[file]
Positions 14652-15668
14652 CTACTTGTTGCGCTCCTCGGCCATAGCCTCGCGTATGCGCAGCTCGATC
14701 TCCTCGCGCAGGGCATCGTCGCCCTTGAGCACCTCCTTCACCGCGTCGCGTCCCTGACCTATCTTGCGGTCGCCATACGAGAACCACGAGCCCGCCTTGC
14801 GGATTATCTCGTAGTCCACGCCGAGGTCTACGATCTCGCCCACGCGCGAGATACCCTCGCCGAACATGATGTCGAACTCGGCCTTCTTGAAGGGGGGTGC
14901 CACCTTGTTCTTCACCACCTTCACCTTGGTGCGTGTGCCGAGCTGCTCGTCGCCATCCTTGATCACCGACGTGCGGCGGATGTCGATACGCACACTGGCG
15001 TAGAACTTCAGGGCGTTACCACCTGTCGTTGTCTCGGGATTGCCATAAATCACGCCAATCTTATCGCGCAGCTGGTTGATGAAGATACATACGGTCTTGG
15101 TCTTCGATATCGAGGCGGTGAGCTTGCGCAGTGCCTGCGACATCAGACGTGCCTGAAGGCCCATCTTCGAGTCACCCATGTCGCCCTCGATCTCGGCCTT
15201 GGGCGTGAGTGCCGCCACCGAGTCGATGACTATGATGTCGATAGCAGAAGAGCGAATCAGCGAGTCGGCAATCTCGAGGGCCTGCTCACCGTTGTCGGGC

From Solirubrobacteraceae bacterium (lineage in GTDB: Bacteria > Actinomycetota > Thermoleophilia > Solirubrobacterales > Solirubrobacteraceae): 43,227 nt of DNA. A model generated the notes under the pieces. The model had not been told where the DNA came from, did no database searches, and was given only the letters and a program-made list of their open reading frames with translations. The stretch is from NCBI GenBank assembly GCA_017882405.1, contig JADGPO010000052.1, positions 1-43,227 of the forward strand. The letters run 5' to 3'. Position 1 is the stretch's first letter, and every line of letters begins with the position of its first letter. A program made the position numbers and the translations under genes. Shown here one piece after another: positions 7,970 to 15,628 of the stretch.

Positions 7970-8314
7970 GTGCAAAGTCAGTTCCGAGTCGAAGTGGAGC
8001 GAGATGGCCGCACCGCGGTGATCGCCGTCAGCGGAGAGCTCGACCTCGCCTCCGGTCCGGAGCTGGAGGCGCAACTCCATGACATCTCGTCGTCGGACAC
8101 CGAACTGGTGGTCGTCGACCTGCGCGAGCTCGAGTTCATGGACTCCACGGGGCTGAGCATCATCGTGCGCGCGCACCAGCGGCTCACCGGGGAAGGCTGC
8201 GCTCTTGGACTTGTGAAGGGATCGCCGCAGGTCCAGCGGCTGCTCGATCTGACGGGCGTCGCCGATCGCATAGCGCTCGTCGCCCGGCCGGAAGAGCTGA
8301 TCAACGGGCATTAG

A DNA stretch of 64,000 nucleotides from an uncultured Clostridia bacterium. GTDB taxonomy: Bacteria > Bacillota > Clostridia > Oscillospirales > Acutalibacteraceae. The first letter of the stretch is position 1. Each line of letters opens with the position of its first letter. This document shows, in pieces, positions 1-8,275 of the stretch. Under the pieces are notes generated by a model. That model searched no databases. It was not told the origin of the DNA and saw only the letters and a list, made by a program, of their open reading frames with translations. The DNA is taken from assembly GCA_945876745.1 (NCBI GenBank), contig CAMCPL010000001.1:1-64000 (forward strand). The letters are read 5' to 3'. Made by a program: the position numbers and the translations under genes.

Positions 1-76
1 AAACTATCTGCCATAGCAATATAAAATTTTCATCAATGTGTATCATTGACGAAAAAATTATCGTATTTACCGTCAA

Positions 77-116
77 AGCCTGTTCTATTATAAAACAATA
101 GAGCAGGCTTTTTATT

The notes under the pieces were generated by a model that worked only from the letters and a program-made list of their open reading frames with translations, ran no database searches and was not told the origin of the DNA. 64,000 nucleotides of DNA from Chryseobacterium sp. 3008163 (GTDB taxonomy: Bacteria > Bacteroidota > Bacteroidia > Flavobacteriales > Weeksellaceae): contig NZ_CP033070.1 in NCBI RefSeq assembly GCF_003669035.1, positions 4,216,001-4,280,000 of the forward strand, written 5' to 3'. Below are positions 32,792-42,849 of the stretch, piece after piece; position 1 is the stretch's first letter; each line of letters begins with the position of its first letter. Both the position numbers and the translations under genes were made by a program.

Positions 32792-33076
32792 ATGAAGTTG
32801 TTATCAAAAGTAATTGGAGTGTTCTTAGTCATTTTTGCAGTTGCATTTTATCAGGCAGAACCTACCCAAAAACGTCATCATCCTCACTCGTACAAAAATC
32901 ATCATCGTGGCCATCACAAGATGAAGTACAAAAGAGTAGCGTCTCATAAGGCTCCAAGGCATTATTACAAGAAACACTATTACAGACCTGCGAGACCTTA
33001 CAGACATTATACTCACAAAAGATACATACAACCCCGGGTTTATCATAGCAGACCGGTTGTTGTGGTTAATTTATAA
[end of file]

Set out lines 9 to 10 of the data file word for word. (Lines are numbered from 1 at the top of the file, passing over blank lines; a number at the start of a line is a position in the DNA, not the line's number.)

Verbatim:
From Solirubrobacteraceae bacterium (lineage in GTDB: Bacteria > Actinomycetota > Thermoleophilia > Solirubrobacterales > Solirubrobacteraceae): 43,227 nt of DNA. A model generated the notes under the pieces. The model had not been told where the DNA came from, did no database searches, and was given only the letters and a program-made list of their open reading frames with translations. The stretch is from NCBI GenBank assembly GCA_017882405.1, contig JADGPO010000052.1, positions 1-43,227 of the forward strand. The letters run 5' to 3'. Position 1 is the stretch's first letter, and every line of letters begins with the position of its first letter. A program made the position numbers and the translations under genes. Shown here one piece after another: positions 7,970 to 15,628 of the stretch.

Positions 7970-8314